As the Government allows parents to exit Child Trust Funds, which were scrapped in 2011, in favour Junior ISAs, new research suggests that nearly half of UK parents are not saving for their child’s future.

Research from price comparison website money.co.uk reveals that parents might need to find a whopping £259,000 to cover the costs of their child’s major life milestones.

These milestones include learning to drive, heading off to university, getting married and buying a first house.

However, further research has shown that 41% of parents don’t save regularly for their children’s future, while the average is just £34 a month. This would generate an estimated pot of just £10,395 by the time a child reaches their 18th birthday.

The average learner driver today takes 47 lessons costing a total of £2,393. In 17 years, this cost is likely to increase to £3,351. This would be potentially over a third of the average child’s savings pot.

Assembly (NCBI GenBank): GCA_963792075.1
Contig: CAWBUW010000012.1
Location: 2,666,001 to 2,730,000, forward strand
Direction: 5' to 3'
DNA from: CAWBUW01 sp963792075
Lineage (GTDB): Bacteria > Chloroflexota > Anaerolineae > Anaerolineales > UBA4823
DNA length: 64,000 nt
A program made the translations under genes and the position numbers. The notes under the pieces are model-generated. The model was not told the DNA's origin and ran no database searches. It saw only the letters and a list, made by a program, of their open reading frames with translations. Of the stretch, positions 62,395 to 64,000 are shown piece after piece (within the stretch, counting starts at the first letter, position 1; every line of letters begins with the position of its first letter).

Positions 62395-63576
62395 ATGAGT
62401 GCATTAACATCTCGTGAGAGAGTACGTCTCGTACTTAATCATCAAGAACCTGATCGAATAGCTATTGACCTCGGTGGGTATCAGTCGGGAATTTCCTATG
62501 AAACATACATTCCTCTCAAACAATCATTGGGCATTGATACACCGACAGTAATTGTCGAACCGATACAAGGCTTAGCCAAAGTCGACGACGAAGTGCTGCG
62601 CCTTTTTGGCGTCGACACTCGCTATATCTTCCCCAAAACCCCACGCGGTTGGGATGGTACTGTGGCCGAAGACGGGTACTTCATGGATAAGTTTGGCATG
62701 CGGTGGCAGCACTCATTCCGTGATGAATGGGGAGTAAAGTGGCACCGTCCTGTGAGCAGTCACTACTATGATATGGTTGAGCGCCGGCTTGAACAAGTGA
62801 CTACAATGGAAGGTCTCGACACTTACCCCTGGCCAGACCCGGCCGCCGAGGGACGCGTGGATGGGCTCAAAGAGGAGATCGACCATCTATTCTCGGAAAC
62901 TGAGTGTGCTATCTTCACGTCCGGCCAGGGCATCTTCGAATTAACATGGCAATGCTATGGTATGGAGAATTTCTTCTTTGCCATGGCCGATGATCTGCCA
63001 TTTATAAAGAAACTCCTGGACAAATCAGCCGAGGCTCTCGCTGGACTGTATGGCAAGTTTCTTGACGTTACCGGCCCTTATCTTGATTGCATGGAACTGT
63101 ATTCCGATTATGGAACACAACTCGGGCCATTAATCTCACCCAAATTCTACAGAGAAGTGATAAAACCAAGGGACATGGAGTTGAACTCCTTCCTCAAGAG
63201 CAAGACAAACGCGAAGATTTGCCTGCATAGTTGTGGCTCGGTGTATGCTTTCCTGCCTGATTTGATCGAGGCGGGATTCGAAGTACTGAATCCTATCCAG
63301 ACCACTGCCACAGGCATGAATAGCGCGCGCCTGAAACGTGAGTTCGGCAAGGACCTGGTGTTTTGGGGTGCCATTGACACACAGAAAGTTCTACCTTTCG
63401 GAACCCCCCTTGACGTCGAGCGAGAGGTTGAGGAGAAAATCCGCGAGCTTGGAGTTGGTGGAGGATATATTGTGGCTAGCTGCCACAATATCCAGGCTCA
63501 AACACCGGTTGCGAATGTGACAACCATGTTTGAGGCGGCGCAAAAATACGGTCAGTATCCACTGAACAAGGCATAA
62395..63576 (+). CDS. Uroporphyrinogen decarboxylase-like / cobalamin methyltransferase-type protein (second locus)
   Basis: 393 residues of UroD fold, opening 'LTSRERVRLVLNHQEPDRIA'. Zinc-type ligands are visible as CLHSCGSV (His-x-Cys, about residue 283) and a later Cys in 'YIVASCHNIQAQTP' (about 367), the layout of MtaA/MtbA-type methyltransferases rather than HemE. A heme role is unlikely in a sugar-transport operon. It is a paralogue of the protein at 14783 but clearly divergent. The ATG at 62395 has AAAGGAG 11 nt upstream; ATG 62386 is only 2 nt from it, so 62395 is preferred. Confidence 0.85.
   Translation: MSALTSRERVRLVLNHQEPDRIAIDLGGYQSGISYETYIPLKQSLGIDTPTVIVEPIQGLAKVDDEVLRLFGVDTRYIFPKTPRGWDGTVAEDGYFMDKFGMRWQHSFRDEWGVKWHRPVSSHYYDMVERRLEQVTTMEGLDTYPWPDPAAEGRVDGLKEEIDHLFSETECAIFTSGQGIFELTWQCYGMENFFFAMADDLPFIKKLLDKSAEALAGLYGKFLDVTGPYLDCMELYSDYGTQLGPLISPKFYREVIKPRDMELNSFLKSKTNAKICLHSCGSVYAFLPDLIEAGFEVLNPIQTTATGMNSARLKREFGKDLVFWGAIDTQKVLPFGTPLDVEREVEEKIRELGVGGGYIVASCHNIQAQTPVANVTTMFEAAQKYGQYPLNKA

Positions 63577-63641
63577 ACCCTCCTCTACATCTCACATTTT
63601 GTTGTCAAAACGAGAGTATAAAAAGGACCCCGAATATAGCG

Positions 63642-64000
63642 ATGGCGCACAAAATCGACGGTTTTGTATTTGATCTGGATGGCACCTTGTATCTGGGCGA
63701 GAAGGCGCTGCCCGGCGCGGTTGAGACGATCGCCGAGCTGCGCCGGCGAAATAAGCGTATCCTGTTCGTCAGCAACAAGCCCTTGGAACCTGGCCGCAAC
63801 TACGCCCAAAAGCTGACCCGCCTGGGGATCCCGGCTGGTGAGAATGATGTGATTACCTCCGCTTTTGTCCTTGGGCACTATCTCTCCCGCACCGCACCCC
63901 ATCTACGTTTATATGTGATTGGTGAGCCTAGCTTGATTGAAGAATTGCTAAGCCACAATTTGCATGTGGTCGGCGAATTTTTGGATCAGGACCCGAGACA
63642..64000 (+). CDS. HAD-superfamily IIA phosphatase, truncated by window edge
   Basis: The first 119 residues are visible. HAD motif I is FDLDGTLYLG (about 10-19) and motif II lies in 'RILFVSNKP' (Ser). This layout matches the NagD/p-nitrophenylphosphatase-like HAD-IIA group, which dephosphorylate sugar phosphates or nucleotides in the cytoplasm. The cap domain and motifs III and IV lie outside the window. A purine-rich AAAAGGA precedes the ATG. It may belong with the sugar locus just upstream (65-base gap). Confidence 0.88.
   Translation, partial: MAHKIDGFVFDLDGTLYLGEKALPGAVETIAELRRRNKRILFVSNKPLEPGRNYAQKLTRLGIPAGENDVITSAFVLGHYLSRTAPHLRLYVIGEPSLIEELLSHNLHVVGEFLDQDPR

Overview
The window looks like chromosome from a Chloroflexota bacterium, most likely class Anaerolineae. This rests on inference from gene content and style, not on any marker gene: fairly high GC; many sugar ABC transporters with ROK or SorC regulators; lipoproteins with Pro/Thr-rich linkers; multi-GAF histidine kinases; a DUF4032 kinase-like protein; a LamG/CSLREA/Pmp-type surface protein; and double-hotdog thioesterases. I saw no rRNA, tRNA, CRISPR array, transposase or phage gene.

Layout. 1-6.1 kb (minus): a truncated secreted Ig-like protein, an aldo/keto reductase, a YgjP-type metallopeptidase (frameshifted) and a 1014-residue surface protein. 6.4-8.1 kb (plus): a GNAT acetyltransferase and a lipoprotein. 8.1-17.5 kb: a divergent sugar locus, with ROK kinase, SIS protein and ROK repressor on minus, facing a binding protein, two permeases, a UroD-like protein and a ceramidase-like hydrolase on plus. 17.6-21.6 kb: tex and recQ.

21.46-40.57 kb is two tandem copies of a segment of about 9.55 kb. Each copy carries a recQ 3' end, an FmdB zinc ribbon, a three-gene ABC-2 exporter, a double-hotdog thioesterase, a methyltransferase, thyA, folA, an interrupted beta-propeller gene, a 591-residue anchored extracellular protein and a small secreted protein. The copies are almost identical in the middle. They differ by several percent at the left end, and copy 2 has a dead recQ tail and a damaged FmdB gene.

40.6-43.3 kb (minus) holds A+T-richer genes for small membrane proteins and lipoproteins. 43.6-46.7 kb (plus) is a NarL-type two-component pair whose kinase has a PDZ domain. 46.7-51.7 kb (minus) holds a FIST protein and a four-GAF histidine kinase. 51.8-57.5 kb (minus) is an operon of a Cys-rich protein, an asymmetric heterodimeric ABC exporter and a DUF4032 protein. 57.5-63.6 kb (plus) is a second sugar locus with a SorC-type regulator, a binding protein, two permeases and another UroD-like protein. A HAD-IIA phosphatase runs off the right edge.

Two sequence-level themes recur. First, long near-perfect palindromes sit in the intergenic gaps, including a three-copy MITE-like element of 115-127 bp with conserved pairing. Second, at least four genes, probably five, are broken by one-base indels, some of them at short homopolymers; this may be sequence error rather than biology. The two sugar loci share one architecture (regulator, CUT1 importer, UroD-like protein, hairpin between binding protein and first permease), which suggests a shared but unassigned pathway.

Of those that do save for their children, over one in three (34%) would really like their children to invest this money in education and 21% in property. Only 12% would be happy for their child to spend their savings on a car and just 4% would condone spending the money on travel.

Unfortunately, for 28% of parents, saving for their children is simply an unaffordable option. Almost all mums in this group (91%) wish they could be building up a nest egg, compared with just two in three dads (62%).

Hannah Maundrell, Editor in Chief, money.co.uk comments: “While most parents dream of setting their children up for life, in reality the staggering cost is far too big a stretch for most consumers.

“That doesn’t mean saving isn’t worthwhile. By starting early and saving often, even if it’s only a little bit, parents could supercharge their child’s savings so they have a cushion to launch themselves into the big wide world.

“Choosing the right account is key, and the new freedom to move Child Trust Funds into Junior ISAs gives parents the perfect excuse to check they’re growing their children’s nest egg is in the best place. For many that will mean shunning cash savings in favour of investments for the first time. The risk may be significantly greater, over the long term so could the returns.”